The title track begins with the sound of Makynen’s drums, his floating grooves soon joined by Lotjonen’s anchoring bass while Rissanen does much of his early work under the lid. Pohjola’s solo builds slowly and elegantly but eventually he finds himself soaring above the groove before handing over to Rissanen for a feverish piano solo. This track has been described as “anthemic” but like much of Pohjola’s output it’s a multi faceted piece of work that ranges widely during the course of its seven and a half minutes. 

The following “In La Borie” is rather more straight forward, a gorgeous waltz time ballad that features Pohjola and Rissanen at their most lyrical with the trumpeter adopting a plaintive, breathy, whispering tone. Lotjonen and Makynen offer typically sympathetic support, the drummer predominately playing with brushes.

The brief “This One Is For You” represents a short excursion into the world of Nordic noir with sombre, brooding trumpet whispers, cries and echoes plus Makynen’s subtle but brilliantly evocative drumming, all mallet rumbles, cymbal shimmers and almost impossibly small percussive details.

“Nanomachines” is a complete contrast, a piece that sounds positively angry with its urgent, racing Ornette Coleman inspired horn lines. There’s a tight, focussed, almost claustrophobic energy about this piece with Pohjola displaying a blistering eloquence on his solo. Kannaste also returns to the fray with a needling tenor solo underscored by piano, bass and Makynen’s ever evolving drum commentary.

On “Ouroboros” the mood is more contemplative with long, plaintive trumpet melody lines and superbly sensitive support from piano, drums and bass. One can almost hear the musicians thinking. Rissanen adds a thoughtful, lyrical solo and there’s a short passage of bass and drum dialogue before the crystalline wail of Pohjola’s trumpet returns.

“Cold Blooded” is almost song like in construction with majestic soaring passages and with the leader’s blazing solo complemented by lyrical flourishes from Rissanen.

Similar qualities inform “The End Is Nigh” which begins in gently lyrical fashion but builds to a kind of widescreen magnificence thanks to the addition of Ilmari Pohjola’s trombone which adds an astonishing amount of depth to the ensemble sound. Along the way we hear a flowingly lyrical solo from Rissanen and a similarly fluent and elegant feature for Verneri on trumpet.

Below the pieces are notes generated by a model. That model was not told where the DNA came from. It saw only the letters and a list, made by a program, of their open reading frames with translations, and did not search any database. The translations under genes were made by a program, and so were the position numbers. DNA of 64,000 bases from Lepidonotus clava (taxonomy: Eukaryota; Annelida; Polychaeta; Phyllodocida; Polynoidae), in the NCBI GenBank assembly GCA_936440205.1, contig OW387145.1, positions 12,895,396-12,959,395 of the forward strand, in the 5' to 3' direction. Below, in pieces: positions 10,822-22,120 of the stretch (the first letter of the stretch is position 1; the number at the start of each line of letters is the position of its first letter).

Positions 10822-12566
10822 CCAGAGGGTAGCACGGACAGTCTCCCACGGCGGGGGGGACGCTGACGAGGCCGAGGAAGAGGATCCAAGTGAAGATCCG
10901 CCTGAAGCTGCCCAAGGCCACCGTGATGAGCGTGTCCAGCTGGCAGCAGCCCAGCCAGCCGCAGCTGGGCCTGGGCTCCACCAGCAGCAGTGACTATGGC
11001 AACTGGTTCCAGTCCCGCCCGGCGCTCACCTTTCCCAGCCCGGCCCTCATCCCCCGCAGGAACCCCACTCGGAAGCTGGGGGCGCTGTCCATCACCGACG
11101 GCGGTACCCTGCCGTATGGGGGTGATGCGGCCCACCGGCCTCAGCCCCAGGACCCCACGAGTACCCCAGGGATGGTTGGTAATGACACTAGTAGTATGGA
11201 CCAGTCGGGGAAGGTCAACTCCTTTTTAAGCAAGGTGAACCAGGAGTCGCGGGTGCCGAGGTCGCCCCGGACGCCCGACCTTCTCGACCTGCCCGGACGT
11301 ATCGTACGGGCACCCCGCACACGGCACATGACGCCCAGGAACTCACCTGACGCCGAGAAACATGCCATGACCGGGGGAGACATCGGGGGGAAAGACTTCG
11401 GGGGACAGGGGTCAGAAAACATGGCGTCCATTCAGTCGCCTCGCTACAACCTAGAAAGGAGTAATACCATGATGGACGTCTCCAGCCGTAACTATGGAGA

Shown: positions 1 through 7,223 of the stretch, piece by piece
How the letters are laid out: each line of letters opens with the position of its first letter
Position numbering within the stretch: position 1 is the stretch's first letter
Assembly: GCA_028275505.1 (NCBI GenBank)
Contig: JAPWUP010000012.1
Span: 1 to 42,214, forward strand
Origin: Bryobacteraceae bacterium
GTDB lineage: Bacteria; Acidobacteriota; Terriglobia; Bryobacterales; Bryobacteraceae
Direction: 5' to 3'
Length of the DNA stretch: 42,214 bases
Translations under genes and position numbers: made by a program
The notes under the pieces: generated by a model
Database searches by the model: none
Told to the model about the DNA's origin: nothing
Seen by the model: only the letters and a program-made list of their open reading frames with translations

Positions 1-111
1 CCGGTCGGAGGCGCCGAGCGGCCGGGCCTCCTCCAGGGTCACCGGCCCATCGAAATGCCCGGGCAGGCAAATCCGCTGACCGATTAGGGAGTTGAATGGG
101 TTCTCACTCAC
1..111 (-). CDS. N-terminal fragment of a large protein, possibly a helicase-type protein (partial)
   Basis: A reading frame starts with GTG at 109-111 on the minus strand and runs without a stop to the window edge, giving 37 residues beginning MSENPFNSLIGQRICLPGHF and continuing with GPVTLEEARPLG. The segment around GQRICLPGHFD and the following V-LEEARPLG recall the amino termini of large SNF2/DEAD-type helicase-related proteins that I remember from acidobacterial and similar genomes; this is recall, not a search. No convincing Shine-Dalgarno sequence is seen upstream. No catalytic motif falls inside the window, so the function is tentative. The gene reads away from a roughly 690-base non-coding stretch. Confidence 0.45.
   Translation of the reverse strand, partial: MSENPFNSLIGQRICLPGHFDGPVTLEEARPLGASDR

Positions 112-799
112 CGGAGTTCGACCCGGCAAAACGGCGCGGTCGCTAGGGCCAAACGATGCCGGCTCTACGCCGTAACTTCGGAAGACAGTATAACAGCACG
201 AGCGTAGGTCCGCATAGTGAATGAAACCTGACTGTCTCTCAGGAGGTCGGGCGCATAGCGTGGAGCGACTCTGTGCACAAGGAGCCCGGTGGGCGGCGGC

“Bullhorn” represents a major statement from Verneri Pohjola. The writing displays an admirable breadth and maturity and the playing is excellent throughout. Miles Davis, Tomasz Stanko, Dave Douglas and Ambrose Akinmusire have all been mentioned as influences upon Pohjola’s sound but this album suggests that he is very much his own man, a gifted and imaginative soloist with the ability to vary his approach at will, often within the course of the same song or solo. Pohjola can switch from lyrical to strident at will but manages to make it all sound perfectly natural and organic.

I was also highly impressed with new drummer Teppo Makynen who makes a huge contribution to the album’s success with his intelligent, colourful and sympathetic playing. If I have a quibble it’s that we don’t really hear enough of Rissanen, this is an album that very much focuses on Pohjola as the principal soloist. 

When Pohjola moved to Edition the Norwegian saxophonist Marius Neset moved the other way. After three successful Edition albums he signed to ACT, it’s all a bit like a swap deal in football just before the transfer window closes. Seriously though, Edition will be hoping that “Bullhorn” can make the same kind of impression as Neset’s Edition début “Golden Xplosion” did at the time of its release. Musically there’s no reason why not, “Bullhorn” an excellent album that has already gained great reviews from the British jazz press.Incidentally Neset and Pohjola worked together as members of the ACT “super group” The Baltic Gang led by violinist Adam Baldych.

However according to Pohjola’s website there doesn’t seem to be any sign of him visiting the UK any time soon. I was lucky enough to see Pohjola, Rissanen, Lotjonen and Riippa appear at the 2013 London Jazz Festival, a free early evening performance at the Front Room at the Queen Elizabeth Hall. Mainly playing music from “Ancient History” I thought they were superb but would now relish the opportunity of seeing the current quartet in the more formal setting of an arts centre or small concert venue. Let’s hope that Edition are able to get the quartet over for a proper UK tour (something they did with Neset) before too long and really get behind what deserves to become a breakthrough album with regard to British audiences.